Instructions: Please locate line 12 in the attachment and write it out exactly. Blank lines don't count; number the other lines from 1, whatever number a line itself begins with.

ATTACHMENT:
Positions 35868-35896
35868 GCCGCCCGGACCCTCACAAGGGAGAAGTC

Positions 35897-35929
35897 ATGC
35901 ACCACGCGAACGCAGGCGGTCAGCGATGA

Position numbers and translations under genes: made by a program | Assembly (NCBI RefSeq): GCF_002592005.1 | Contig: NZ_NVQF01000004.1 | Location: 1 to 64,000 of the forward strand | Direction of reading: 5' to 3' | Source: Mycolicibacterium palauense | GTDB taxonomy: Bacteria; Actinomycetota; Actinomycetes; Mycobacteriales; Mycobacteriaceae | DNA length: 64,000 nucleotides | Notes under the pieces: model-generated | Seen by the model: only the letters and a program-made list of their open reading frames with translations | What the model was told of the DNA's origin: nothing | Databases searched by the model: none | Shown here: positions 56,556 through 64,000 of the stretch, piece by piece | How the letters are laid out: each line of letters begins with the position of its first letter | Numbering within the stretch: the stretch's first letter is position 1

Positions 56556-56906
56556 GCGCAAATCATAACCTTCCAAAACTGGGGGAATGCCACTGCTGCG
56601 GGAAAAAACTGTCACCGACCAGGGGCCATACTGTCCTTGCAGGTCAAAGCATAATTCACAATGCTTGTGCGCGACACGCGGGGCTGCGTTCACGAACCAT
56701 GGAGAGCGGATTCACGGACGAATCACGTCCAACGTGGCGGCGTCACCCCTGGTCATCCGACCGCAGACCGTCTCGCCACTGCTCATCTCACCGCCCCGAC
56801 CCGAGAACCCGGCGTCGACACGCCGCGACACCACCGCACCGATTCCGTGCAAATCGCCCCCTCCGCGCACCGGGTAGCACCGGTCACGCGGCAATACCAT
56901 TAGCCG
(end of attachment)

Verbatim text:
56901 TAGCCG